Thus was created a system of writing in which the consonant sounds were written each by a specific graph; the vowel component of the syllable was ignored since it's pronunciation was usually predictable based on grammatical context. In one stroke, the many hundreds of hieroglyphic graphs were replaced by only 28 symbols. Each letter denoted a consonant sound followed optionally by a vowel sound. Thus, the symbol M denoted ma, me, mo, mi, mu or syllable final m. Unlike true syllabaries, there was no separate symbol for ma, or me or mu. But unlike the modern English alphabet, symbols for vowels were lacking. The first alphabet, then, could be thought of either as a consonantal alphabet or as vowel neutral syllabary. No one knows why the letters of the first alphabet were ordered in precisely the way they were, but that order of letters was passed down to other cultures when the alphabet was transmitted.
This first alphabet spread quickly to neighboring peoples and was modified to fit the phonology of each language in turn. By 1250 BC the original 28 symbols had been simplified to 24 to write the Phoenician language spoken in what is now Lebanon.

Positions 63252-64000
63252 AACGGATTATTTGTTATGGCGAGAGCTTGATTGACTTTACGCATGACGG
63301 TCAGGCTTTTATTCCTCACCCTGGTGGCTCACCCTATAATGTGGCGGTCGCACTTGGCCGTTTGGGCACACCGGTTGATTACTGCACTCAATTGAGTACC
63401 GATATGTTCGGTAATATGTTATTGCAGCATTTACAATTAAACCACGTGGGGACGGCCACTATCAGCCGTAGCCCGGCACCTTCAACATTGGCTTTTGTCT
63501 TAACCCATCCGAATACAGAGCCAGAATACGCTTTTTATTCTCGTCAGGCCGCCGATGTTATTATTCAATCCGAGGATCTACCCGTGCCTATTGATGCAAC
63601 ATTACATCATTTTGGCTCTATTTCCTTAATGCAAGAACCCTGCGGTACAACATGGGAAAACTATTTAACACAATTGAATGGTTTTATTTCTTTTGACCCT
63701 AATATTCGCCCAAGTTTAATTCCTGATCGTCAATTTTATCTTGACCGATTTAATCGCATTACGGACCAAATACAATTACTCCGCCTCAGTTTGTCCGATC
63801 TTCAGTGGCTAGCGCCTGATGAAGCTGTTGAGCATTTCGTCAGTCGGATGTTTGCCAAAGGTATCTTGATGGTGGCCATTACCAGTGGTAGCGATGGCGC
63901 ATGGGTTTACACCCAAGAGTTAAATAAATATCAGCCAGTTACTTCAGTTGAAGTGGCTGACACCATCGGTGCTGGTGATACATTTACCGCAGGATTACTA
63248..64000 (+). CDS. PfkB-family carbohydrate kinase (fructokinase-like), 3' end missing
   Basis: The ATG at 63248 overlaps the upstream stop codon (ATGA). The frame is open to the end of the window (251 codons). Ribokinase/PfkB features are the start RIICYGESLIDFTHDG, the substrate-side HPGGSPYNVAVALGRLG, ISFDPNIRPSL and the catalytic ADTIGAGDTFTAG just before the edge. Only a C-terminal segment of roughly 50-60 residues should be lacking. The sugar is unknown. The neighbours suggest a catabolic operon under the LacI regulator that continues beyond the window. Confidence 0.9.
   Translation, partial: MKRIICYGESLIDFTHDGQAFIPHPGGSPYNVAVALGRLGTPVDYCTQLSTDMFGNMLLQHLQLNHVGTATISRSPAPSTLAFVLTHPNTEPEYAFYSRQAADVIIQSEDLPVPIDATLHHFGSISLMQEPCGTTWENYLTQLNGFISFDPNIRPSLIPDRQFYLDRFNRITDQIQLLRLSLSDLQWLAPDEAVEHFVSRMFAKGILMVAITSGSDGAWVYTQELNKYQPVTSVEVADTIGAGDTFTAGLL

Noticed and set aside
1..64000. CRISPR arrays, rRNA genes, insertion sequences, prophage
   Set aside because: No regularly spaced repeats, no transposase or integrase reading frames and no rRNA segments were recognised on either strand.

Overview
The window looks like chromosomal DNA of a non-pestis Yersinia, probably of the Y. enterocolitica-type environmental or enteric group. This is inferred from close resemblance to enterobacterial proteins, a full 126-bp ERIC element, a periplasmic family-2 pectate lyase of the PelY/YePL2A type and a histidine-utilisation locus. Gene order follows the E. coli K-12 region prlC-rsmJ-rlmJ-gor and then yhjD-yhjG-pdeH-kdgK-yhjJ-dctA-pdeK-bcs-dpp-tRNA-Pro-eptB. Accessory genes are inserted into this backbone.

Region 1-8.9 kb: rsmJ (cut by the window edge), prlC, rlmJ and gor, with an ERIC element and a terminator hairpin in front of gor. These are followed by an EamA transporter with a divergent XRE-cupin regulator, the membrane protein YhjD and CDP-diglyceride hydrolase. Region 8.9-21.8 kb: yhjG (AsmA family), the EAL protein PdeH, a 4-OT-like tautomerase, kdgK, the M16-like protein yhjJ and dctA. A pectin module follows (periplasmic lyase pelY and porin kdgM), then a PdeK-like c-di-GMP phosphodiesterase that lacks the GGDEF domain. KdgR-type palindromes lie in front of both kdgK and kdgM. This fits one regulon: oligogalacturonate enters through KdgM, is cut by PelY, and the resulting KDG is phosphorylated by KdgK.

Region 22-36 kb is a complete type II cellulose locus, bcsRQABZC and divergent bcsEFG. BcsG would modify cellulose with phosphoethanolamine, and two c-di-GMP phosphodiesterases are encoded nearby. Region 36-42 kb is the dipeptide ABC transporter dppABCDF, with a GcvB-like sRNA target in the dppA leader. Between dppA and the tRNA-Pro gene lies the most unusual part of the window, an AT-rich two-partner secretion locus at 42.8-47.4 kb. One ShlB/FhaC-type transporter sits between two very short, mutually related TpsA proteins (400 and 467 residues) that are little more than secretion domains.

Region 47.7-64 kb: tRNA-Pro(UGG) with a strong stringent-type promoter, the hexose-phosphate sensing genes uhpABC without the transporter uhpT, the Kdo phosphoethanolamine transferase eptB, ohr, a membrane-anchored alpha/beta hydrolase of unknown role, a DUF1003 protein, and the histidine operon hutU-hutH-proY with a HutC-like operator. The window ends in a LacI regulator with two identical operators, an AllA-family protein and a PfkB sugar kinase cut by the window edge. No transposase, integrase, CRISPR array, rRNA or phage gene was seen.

Now our story moves to Greece. The Mycenaen Greeks (the inhabitants of legendary Troy) used a version of the West Semitic alphabet until around 1300BC. Afterward, there was a cultural dark age in Greece, when the new conquerors, the Dorian Greeks did not write at all. In 776 BC, according to Herodotus, the Greek Prince Cadmus brought the Phoenician alphabet over to his people. But Greek was typologically very different from Semitic languages. Many words began with vowels, not consonants. Also, it was usually not possible to guess the vowels in a Greek word based on the word's position in the sentence: ex. sumbouleuousi, they advise.